By Anya Lomsadze
When I took the ACT in September, I felt confident that I would do well on the math section. After all, I’m taking AP Calculus, a class with material that college readiness tests don’t even touch. So I was very surprised to see a problem about a topic I was just beginning to learn in my calculus class. This raised a question: is the math at Grady preparing students for the ACT and SAT?
The SAT and the ACT exist to indicate a student’s “college readiness,” allowing colleges to predict how well students will do academically at their schools. The skills tested on these tests are expected to be developed as students progress through school, so it would only make sense that school curriculums align with the standards tested on the ACT. However, the structure of math education in Atlanta Public Schools (APS) does not adequately prepare students for college readiness tests.
There are three main “tracks” of math classes in APS. Students get lobbed into each on one fateful day in fifth or sixth grade, when they take a seemingly inconsequential placement test. I remember taking mine at the beginning of sixth grade in the cafeteria. I was pulled out of class to take it and was only notified of it a couple of days before. I must have been feeling good that day because I got put into the “Accelerated Math” pathway, where I learned a year and a half of math material each year.
The Accelerated Math pathway meant I got to take Pre-Calculus as a sophomore; honors math students take it their junior year, and regular math kids take it senior year. Taking the class is vital for success on the ACT and SAT. Beyond being part of the standardized test curriculum, Pre-Calculus gives students a deeper understanding of past material. Unfortunately, most students at Grady do not get exposure to the material at all or early enough to be ready for the ACT and SAT.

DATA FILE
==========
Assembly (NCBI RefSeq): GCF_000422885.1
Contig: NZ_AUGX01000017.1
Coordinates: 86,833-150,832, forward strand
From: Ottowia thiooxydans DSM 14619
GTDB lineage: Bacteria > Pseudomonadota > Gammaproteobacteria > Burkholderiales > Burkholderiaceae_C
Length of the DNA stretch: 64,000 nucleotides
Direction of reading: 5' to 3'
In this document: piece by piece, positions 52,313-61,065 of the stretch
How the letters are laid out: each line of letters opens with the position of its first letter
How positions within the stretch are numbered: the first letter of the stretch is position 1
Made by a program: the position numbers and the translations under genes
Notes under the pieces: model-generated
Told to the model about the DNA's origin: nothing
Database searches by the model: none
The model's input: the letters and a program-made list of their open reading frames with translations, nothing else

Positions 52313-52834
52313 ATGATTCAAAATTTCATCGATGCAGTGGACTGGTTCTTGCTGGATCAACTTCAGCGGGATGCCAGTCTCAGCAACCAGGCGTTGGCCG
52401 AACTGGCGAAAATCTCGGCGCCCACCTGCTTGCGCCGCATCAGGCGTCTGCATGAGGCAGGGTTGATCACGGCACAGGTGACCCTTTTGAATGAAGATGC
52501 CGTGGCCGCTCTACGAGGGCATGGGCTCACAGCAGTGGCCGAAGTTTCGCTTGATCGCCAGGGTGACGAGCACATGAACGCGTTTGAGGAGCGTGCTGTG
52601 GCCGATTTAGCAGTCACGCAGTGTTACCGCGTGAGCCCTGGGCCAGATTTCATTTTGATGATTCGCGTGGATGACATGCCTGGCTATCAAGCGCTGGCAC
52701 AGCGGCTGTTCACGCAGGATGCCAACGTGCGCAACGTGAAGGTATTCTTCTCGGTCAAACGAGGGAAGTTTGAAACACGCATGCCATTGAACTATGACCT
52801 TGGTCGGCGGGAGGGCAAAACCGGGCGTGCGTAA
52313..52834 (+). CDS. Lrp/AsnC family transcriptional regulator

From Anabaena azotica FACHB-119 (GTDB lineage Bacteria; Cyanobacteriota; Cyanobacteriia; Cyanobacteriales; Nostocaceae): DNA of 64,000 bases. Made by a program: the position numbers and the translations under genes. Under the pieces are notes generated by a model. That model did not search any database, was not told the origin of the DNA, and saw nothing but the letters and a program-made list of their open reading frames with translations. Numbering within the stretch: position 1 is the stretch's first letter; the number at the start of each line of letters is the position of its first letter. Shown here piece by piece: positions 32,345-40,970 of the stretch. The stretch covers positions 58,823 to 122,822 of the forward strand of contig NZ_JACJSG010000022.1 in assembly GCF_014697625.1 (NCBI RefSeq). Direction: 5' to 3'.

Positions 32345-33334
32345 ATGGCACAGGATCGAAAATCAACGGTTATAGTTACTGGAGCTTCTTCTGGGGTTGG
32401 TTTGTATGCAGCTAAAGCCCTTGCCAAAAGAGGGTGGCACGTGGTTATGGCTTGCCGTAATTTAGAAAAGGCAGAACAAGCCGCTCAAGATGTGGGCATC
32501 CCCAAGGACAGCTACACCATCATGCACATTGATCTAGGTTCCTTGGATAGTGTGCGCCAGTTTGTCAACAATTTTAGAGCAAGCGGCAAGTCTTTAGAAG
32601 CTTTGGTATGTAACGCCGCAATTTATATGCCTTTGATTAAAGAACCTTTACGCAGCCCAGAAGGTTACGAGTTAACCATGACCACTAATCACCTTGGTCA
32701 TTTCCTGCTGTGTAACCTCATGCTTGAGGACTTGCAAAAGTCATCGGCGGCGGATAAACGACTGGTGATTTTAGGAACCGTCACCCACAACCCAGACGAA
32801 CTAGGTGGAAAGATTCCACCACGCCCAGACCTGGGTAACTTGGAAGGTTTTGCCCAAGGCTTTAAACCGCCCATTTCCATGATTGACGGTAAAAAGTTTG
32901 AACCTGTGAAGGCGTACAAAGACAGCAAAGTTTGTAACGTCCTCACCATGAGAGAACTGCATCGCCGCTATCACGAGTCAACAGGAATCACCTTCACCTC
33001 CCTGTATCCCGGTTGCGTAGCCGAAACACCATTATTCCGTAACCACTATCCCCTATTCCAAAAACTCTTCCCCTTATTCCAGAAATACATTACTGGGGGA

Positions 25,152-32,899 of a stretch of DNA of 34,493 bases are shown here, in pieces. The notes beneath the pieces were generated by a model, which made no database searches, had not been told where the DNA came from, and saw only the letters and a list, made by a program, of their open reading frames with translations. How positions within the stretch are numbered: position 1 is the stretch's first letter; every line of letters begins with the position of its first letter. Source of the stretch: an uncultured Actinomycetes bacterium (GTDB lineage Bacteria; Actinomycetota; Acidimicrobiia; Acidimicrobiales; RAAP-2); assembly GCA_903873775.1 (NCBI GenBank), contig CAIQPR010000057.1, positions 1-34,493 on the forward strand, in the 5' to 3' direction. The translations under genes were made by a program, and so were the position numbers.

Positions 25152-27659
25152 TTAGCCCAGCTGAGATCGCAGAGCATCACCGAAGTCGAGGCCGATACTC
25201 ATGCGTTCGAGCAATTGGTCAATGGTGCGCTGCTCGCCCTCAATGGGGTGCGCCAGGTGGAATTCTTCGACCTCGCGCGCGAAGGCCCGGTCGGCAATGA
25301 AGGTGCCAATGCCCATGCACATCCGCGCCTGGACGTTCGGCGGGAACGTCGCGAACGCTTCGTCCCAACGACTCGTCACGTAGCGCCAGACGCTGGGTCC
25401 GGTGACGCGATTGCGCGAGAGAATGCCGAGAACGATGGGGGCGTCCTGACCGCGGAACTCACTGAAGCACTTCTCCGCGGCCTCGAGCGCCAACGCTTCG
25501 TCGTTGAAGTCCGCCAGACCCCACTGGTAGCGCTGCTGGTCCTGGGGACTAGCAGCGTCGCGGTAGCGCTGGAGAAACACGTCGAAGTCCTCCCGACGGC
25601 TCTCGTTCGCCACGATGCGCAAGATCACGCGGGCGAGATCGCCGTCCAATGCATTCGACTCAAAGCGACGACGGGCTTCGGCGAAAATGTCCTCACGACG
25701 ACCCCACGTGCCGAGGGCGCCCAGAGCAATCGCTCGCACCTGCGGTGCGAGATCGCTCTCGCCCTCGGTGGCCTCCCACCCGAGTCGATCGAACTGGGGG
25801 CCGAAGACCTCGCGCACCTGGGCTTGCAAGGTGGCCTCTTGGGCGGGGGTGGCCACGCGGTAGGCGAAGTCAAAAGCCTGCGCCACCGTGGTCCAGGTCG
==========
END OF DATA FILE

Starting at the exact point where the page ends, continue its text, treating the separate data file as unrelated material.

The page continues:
Most people take the SAT and ACT their junior year or early senior year, so to have been exposed to all the math the need, students would need to have taken Pre-Calculus their sophomore year. Only Accelerated Math lets students take the class their sophomore year. Those in the Honors math track learn Pre-Calculus concurrently to taking their tests. And most unfortunately, those on the regular math track will not have taken Pre-Calculus by the time they need to send their SAT and ACT scores to colleges. The structure of APS math education puts students on the normal and even the honors math track at a significant disadvantage for standardized tests and subsequently, college admissions.
A significant part of a student’s college application—classes, GPAs, and ACT/SATs—is predetermined by an inconspicuous math placement test in the fifth grade. I know people who were sick the day they took the test and ended up in a different math track from the one they could have thrived in. Now, if they have time between the chaos of high school, students have to learn new material they have not been exposed to in order to take their SATs and ACTs. The math on these tests is already tough for the people on the Accelerated math track. Regular and Honors math students have an extra burden to learn the material.
APS needs to level the playing field in math classes. Students should not be shelved into abstract math categories that predetermine their success on standardized tests. Ideally, the math curriculum ought to be reformed to where no matter what level of math a student is in, they are exposed to all the skills they need for college readiness. If that can’t happen, APS should at least look to reforming the placement test process, like giving kids multiple opportunities to take them and informing students and parents of the consequences their test scores will have. One unassuming test must not have the power to affect a student’s high school and college career.